It is so important to maintain mentor-mentee relationships even after career moves and life changes occur. If you do not invest in these relationships, they will rapidly dwindle. I try to keep in consistent contact with all my mentors and mentees from West Monroe and previous companies. I also view my clients as mentors; I invest time with those where I believe I can learn and grow from their expertise. This Summer I had the chance to visit one of my client mentors at his home in Portugal, and it was a great reminder of how important relationship building is to my life.
There is sometimes a perception that women struggle in high-pressure business development roles. What do you think of this stereotype? How has your experience been in BD?
Business development is all about relationships. It’s about making people comfortable that you don’t have ulterior motives.
Especially early in your career, business development is often more about looking for opportunities within existing relationships rather than seeking out net-new ones. A large part of this is based on delivering excellent work on every client engagement. To build deeper relationships, you must become an integral part of the client team.
Never be the consultants in the corner. Go out of your way to interact both personally and professionally with your clients; join their meetings, ask about their life outside of work, and you will be surprised at how quickly you become a trusted colleague or friend – one that they will be genuinely interested in continuing to do work with, which, in turns, drives an organic form of business development.
What tips do you have for those looking to establish a better balance between work and personal life?
I set firm boundaries between work time and down time. I don’t immediately open my laptop when I get home – in fact, I’ve consciously decided to use my time at home to relax and recharge. Outside of something urgent coming up, I keep my laptop shut at home, and I hardly ever respond to email on my phone. If I’m going to respond to something, I’m going to sit down and put thought into that response. This helps me avoid being reactive, which usually becomes detrimental. It’s important to set boundaries like this early, as it’s much harder to change them once others are accustomed to being able to reach you 24/7. As long as you’re results-oriented, no one cares!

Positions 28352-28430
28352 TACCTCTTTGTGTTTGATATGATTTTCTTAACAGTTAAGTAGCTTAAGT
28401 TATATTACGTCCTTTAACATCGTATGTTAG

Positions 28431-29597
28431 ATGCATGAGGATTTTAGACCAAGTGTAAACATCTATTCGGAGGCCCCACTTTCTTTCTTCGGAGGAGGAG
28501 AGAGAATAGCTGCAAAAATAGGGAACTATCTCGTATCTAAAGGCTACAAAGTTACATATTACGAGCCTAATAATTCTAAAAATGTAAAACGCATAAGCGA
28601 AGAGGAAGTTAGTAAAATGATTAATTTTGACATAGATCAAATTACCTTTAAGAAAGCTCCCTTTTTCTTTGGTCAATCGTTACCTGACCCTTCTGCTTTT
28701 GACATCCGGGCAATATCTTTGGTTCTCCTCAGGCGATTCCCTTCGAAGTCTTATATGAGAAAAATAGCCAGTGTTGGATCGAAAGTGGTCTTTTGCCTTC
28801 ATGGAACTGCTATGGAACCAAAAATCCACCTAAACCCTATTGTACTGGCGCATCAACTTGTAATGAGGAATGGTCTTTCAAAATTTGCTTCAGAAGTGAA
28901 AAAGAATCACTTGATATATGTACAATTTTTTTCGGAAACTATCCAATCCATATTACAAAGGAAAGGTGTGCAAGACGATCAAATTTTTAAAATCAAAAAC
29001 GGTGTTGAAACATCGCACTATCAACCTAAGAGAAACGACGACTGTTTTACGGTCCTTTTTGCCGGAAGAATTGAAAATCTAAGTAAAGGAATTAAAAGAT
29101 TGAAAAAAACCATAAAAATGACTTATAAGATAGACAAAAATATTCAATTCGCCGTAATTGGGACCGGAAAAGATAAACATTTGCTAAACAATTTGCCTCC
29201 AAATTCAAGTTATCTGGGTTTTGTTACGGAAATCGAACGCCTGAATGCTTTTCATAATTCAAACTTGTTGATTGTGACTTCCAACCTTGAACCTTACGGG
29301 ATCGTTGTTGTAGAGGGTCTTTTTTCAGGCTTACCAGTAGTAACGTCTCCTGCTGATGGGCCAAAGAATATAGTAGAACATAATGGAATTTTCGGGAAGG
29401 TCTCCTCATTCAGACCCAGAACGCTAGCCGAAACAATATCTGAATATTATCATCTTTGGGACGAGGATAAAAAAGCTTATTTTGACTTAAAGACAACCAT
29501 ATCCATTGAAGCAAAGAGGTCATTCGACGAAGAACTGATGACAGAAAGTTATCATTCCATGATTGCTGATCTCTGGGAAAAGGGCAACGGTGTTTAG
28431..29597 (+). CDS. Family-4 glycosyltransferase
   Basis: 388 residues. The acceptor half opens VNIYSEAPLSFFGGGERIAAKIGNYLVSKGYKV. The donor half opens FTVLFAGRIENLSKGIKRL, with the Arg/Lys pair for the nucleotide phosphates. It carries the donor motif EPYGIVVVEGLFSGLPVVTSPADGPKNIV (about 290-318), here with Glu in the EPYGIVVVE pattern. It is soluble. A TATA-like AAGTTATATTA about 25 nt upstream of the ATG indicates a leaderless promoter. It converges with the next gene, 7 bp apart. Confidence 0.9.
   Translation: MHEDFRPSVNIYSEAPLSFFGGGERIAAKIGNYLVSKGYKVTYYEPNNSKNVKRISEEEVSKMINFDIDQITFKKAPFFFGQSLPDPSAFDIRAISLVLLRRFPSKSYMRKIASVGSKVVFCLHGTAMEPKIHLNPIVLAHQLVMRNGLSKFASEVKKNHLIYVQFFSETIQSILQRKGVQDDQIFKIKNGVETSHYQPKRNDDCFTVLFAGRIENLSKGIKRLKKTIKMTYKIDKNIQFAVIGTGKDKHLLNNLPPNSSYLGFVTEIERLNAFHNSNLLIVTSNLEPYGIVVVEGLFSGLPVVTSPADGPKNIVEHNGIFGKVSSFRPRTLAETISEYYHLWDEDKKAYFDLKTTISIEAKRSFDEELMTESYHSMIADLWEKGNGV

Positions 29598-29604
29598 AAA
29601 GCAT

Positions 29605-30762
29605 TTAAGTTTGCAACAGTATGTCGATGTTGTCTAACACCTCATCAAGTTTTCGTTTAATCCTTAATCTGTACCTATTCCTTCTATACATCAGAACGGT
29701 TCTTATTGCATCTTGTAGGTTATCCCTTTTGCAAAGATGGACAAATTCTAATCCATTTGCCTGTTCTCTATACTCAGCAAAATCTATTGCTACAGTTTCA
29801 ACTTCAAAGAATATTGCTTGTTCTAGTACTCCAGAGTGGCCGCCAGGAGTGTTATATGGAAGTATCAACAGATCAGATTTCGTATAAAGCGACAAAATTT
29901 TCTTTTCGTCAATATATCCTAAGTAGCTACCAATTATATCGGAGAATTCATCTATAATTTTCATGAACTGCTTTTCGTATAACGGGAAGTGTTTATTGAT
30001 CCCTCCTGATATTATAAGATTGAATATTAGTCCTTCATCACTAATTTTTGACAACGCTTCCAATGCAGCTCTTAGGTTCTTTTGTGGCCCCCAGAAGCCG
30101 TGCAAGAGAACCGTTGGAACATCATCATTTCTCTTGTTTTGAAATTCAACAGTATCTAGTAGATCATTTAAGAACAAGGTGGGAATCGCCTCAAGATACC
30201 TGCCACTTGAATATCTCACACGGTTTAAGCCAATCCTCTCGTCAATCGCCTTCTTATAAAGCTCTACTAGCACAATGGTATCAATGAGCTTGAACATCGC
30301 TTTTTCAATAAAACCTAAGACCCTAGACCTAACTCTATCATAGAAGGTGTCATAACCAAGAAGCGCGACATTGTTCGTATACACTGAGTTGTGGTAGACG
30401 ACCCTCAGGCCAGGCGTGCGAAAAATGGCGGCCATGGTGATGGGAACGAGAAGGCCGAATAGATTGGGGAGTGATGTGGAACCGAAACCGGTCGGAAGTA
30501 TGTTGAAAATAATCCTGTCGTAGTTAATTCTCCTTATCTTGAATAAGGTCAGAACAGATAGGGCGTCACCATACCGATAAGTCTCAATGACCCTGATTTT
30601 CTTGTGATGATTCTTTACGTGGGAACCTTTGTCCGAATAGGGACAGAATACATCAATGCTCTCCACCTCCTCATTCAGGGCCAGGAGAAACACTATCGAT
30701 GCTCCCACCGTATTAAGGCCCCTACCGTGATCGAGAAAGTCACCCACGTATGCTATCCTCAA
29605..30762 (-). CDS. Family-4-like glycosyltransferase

You’re a strong believer in taking time to recharge. How do you carve vacation out of your busy schedule, and how do you help your team prepare for your time away?
There are so many people who say, I don’t have time to take my PTO. That usually just means you are not carving out the time for yourself.
I schedule and share my vacation dates months in advance so that my team can prepare. I set expectations for what should be achieved while I’m out, and I also brief team members individually on my perspective on upcoming decisions so that they can fill in for me on emails and meetings. You have to let go of a little bit of control. There should be a plan, but then you have to trust in your team to make it happen while you’re gone.
This post was contributed by West Monroe’s Women’s Leadership Network, an employee resource group that helps women thrive at West Monroe. We empower individuals to learn and grow via four major initiative areas: education, mentorship, collaboration, and communication. Want to know more? Explore our culture and career opportunities by visiting www.acceptthechallenge.com.